Mediation & Collaborative Law

We recognise that when relationships break down there are a lot of emotions involved and that quite frequently there are issues arising that can be very difficult to sold. Not only this, but going to court to solve these issues can run high costs and be extremely time consuming however, there are alternative methods to resolving these disputes.

Collaborative Law

This is an alternative method to the traditional adversarial approach, it is designed the control the stress and pain of the whole situation in a more dignified manner. It operates with a series of face to face meetings where the agenda is set by the clients and aimed at resolving issues that either party has after the relationship breakdown. Each party is assisted by their own Solicitor, with their own legal advice to work out difficult issues such as anything to do with children or finances as the risk to court involvement would threaten the process.

It also allows the involvement of counsellors, accountants, financial advisers and estate agents in tricky situations without adversarial techniques. We often find that this can speed up processes when involving third parties.

The process is not timetabled and you are allowed to have as many meetings as each party sees fit however, if it transpires that despite everyone’s best efforts an agreement can not be made this way then they must instruct new Solicitors to represent them in the following traditional court proceedings.

Success rate?

It has a very high success rate based on the fact that each client controls the speed and the process of the whole process and at each stage maintains a greater input to the solution rather than the traditional approach. If agreements can not be made or specialist advise is needed between the couple than specialist third parties can be involved at meetings and discuss issues that a court may or may not involve in the case. If it is successful there is no need for further litigation, each agreement can be moulded to the client’s wishes and needs and this adds to the flexibility of the whole process.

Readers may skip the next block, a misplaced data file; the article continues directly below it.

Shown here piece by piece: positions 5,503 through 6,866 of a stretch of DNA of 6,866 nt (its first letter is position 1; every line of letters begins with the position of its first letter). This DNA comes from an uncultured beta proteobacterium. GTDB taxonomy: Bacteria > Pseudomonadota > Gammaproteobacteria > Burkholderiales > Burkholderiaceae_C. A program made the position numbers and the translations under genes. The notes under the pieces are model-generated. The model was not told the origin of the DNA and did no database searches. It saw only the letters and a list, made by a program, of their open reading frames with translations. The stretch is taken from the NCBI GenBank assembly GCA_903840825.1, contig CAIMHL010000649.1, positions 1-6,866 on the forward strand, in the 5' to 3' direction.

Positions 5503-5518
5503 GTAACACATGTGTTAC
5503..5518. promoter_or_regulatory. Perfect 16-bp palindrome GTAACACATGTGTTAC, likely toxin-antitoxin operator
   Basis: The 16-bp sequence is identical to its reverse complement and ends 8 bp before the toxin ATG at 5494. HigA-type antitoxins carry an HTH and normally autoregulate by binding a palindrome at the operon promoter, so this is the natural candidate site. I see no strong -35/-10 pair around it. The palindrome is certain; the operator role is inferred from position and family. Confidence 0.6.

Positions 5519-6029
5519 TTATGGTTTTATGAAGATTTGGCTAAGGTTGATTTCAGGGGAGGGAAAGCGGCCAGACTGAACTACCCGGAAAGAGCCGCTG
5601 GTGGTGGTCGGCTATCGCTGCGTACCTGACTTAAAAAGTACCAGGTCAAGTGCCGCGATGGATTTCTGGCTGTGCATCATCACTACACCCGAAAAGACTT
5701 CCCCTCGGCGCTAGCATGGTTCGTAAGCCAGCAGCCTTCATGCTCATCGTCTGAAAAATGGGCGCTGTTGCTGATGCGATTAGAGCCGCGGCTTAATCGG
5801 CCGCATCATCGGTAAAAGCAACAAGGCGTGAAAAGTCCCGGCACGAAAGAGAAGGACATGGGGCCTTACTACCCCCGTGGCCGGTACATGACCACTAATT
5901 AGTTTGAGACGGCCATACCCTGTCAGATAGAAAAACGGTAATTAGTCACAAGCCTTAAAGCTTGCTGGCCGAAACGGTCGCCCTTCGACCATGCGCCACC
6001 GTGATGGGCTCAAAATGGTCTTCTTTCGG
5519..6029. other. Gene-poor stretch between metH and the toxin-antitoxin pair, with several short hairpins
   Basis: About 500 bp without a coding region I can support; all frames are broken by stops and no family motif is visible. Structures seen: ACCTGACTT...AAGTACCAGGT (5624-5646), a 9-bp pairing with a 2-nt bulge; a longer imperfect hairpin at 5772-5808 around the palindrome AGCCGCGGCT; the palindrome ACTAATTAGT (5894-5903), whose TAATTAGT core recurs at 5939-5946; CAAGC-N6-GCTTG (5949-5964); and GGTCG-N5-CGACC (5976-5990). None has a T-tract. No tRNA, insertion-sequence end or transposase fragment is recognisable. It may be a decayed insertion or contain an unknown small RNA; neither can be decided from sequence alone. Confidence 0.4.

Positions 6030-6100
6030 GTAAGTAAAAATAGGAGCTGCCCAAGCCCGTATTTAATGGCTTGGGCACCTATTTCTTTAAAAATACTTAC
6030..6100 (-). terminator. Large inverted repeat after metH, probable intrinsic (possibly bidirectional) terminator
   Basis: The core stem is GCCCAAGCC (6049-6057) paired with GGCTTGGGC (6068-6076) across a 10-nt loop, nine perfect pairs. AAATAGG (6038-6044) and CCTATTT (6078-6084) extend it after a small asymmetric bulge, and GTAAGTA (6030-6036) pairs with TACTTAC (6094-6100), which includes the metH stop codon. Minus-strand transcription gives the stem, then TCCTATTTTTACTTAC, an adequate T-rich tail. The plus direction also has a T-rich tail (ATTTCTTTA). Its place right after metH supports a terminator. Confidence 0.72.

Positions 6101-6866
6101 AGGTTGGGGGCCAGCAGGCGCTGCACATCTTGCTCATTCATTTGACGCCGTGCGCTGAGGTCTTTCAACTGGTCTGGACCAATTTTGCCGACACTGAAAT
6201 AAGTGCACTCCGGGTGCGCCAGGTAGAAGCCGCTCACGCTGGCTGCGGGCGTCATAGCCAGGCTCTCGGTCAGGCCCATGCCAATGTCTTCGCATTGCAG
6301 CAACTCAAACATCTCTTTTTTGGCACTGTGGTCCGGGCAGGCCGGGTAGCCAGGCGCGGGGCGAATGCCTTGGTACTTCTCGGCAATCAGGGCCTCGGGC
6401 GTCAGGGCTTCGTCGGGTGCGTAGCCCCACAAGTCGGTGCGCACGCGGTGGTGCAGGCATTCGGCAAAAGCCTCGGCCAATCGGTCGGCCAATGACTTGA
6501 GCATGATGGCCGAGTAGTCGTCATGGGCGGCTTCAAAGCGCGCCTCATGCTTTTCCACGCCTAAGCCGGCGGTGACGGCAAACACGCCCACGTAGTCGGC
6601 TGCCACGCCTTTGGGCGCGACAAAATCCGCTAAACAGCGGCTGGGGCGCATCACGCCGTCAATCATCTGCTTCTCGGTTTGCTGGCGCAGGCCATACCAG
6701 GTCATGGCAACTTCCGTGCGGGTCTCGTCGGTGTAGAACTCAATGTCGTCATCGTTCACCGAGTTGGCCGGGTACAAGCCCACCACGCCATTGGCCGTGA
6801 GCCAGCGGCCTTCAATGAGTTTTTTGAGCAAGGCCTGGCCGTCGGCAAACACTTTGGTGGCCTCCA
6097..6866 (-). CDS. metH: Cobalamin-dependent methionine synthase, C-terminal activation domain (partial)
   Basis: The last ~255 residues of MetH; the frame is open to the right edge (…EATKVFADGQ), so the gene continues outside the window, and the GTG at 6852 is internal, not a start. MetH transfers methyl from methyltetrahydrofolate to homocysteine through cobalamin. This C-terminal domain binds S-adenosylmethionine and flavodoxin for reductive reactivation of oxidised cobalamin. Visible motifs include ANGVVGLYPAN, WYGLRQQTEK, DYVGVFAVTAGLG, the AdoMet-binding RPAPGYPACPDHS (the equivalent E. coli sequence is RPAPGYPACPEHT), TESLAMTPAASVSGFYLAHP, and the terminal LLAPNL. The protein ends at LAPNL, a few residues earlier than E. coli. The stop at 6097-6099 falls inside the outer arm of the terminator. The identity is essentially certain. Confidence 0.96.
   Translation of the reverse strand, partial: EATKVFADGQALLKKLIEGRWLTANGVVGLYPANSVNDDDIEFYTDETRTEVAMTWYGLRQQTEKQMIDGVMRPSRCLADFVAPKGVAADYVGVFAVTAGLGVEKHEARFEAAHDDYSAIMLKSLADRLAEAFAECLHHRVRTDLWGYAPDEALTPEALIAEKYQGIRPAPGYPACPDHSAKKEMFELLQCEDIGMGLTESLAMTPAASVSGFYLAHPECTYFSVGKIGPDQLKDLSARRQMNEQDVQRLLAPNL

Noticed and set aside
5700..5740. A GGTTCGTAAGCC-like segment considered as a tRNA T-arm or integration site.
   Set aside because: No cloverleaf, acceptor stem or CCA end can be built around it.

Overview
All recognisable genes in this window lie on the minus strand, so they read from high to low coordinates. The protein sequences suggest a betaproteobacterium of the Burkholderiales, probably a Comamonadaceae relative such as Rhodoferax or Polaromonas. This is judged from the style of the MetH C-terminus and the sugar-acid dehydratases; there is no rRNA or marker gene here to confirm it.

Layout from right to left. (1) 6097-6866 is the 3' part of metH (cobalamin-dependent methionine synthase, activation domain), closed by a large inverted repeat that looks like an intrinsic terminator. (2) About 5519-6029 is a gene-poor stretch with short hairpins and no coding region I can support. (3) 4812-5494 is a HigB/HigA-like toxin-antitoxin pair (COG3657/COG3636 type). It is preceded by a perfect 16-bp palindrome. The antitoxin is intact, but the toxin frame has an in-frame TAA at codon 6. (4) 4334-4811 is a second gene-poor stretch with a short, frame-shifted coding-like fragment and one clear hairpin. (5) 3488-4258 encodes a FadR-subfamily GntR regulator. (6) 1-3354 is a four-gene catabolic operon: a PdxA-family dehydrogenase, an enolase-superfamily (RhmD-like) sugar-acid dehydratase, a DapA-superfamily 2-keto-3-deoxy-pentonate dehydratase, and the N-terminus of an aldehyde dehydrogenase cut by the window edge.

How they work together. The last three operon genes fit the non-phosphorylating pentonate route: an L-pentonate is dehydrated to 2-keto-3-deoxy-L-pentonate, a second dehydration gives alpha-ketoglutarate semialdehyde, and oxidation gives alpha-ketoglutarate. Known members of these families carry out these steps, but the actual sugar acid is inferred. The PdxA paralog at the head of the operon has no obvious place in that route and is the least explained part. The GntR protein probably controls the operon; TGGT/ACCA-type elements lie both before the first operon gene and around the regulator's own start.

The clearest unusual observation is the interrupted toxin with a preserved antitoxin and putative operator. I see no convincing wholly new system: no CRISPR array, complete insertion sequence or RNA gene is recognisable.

However, the only problems that may arise during the process is that if agreements can not be made then subsequent Solicitors have to be represented for further court proceedings, this can implement further and higher costs. It is not suitable in domestic violence cases and therefore will not be encouraged.


Mediation is a private, impartial, solution-focused process which is implemented by an independent mediator in where the goal is to resolve issues without the need for the court.

Mediators will not provide legal advise throughout the process, but they do provide information and options to help each party resolve their own issues in ways that are effective for them. They are trained to preserve relationships and the make the best and most practical arrangements for the future.

It can be used as a method to resolve most issues in family law, but as in Collaborative Law would be avoided in all cases,which involved domestic violence. If mediation is successful it is often very important at the end to seek an independent third party who can ensure the agreement is fair and that the consequences are understand and to be bound in a court of law.

Maddison and Morgan